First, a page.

Responding to the announcement recently by HM Treasury of plans to extend the island fuel rebate to remote inland areas, the Freight Transport Association (FTA) has said that the 5p per litre fuel duty cut should apply across the whole of the UK.
Petrol retailers and customers in 35 counties have been asked by the Treasury to provide details of prices they charge for petrol and diesel as the government prepares to seek permission from the European Commission (EC) to extend the island fuel rebate scheme.
The fuel duty discount pilot scheme for remote island communities was introduced in March 2012, and applied to the Inner and Outer Hebrides, the Northern Isles, the islands in the Clyde and the Isles of Scilly.
Whilst FTA has said it is pleased about how the proposed fuel duty cut would help stimulate growth in the rural economy, it is calling on government to make the duty cut across the UK. The Association said that the reduction should not only be applied to rural drivers but must be implemented across the whole of the country.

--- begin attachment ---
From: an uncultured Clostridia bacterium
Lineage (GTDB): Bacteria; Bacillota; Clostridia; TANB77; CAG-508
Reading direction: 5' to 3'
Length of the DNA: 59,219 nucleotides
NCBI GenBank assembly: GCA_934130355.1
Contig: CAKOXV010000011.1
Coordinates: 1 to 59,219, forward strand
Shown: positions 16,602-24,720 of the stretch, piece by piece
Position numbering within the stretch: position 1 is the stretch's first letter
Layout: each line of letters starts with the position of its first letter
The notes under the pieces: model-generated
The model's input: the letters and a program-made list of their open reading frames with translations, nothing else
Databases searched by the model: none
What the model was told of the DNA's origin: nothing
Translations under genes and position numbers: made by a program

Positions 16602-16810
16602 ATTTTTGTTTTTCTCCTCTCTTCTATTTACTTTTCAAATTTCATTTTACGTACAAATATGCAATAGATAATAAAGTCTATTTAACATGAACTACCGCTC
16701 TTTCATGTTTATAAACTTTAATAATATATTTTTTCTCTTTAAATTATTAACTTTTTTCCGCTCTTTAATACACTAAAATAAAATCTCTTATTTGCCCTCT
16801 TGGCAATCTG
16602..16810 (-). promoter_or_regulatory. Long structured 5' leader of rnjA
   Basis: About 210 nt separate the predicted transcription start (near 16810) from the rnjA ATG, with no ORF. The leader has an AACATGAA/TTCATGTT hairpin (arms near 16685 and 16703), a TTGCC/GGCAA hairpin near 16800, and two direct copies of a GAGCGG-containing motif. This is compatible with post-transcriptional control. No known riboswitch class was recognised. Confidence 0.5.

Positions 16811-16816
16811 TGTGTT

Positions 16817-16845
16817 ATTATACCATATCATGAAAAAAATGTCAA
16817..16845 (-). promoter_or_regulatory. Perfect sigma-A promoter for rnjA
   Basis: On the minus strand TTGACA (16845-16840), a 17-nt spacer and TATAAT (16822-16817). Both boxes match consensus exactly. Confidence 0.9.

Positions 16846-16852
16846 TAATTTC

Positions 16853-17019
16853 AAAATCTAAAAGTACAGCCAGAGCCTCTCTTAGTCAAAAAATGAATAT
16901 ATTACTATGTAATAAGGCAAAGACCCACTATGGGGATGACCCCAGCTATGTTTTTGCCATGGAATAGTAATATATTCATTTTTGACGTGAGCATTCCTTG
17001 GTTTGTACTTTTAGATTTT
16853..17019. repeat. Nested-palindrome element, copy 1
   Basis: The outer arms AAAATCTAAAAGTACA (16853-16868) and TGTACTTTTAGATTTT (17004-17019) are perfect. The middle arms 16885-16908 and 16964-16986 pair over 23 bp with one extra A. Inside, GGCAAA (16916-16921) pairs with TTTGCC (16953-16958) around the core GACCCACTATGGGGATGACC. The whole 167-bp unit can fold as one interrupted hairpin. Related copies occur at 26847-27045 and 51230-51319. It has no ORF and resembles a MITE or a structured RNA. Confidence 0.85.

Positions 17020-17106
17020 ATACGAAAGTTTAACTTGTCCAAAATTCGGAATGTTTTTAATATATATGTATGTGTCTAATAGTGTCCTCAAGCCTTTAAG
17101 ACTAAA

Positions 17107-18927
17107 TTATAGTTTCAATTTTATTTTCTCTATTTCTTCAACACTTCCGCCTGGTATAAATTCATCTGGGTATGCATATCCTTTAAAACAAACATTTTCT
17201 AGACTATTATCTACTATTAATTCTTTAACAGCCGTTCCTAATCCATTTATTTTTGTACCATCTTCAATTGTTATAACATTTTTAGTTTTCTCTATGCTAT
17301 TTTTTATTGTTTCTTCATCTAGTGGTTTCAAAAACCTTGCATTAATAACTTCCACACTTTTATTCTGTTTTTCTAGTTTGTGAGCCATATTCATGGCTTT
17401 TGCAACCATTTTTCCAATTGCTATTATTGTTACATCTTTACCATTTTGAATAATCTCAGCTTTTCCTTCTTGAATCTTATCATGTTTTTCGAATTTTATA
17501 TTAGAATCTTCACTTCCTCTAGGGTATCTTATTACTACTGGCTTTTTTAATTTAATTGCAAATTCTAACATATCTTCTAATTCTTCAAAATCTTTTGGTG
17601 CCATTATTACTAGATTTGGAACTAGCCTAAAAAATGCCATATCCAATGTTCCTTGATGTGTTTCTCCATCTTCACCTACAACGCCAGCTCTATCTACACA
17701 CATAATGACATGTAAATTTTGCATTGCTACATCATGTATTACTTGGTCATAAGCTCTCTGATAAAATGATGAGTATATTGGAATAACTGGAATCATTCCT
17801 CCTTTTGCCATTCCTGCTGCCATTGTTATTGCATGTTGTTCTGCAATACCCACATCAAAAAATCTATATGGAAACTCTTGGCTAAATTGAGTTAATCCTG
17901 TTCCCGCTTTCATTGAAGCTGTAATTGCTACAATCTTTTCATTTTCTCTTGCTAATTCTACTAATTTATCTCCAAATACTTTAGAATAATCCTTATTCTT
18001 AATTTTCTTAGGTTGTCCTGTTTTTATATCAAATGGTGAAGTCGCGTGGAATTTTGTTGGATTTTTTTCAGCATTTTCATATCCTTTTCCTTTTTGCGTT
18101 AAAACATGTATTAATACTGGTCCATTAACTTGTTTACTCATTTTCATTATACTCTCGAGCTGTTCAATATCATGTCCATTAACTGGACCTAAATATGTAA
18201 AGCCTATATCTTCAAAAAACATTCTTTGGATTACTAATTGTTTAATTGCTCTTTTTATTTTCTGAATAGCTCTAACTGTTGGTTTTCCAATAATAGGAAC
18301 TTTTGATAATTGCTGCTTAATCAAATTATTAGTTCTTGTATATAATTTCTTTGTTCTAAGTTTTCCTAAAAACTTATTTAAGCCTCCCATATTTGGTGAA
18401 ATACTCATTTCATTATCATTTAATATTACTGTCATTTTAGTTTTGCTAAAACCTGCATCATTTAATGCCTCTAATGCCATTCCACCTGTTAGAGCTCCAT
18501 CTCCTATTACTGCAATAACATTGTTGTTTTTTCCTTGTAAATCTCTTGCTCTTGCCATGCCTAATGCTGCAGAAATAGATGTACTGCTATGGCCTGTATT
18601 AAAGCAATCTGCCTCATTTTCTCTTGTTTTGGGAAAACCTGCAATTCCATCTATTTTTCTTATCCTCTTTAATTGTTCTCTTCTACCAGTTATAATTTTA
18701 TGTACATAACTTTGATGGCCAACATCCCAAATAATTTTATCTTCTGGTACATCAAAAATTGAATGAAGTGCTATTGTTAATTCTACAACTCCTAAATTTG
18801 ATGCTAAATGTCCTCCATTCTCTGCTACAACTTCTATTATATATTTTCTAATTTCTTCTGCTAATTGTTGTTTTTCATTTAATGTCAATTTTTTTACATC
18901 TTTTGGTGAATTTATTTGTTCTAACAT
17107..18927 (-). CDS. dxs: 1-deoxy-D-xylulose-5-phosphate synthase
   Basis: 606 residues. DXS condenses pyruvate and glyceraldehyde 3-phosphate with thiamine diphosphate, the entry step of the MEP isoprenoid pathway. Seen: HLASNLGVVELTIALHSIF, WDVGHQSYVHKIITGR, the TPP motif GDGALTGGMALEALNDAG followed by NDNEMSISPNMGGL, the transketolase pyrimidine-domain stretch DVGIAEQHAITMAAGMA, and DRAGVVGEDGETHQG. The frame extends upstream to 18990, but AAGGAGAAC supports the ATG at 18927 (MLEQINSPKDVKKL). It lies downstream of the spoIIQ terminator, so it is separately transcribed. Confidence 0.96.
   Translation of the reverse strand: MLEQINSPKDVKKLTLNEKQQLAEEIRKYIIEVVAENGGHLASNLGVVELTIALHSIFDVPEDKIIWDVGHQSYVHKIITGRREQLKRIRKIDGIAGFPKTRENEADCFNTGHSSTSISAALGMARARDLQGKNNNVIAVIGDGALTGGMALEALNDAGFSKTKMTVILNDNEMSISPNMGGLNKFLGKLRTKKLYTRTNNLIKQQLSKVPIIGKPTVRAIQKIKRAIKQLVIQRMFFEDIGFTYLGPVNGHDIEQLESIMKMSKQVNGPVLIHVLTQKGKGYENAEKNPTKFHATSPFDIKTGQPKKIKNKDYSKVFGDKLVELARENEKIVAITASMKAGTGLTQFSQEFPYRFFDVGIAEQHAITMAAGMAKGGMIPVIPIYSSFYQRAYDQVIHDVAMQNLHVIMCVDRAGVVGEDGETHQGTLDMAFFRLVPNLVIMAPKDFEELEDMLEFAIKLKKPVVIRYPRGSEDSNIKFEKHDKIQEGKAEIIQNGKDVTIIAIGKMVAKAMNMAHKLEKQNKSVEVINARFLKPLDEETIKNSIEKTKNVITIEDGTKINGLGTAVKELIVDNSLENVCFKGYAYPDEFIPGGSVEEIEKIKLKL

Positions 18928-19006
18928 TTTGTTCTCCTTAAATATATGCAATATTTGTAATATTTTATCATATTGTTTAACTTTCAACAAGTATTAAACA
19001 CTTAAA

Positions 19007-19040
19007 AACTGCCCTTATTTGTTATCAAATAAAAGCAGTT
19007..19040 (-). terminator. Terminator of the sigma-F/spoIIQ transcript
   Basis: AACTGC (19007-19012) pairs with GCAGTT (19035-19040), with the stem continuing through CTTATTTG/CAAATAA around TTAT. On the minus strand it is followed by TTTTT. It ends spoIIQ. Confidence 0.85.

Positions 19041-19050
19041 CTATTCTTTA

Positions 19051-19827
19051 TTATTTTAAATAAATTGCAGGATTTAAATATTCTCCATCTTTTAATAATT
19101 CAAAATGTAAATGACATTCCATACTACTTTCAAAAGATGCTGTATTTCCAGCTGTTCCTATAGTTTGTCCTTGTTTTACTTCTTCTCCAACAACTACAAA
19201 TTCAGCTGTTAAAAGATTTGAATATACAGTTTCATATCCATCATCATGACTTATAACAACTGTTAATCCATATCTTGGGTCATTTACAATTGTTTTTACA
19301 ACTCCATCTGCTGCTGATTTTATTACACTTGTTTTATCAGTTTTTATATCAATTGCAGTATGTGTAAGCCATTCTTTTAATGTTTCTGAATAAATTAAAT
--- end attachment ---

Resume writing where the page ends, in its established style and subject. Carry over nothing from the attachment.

James Hookham, FTA Director of Policy and Communications commented:
"Today’s announcement by the Treasury is clear recognition that the government accepts the need for a cut in fuel duty. The proposed ‘rural’ 5p per litre cut will obviously help the UK’s rural economy, but FTA strongly believes that this should not be introduced purely in rural areas but insists it should be applied across the country. If 5p a litre cut will stimulate the growth in rural areas, just think what it could do if applied across the country"
"FTA has long campaigned for a cut in fuel duty as a way help encourage growth in the economy. We know from our members that spiralling fuel costs are bad for businesses, hauliers and road users, and can have a devastating impact on haulage businesses, their customers and ultimately everyone through the prices on the shelves."
FTA backs the FairFuelUK campaign which has been spurred forward by the logistics industry, and since it was formed in 2011 has helped to secure a better deal for Britain’s hauliers and motorists.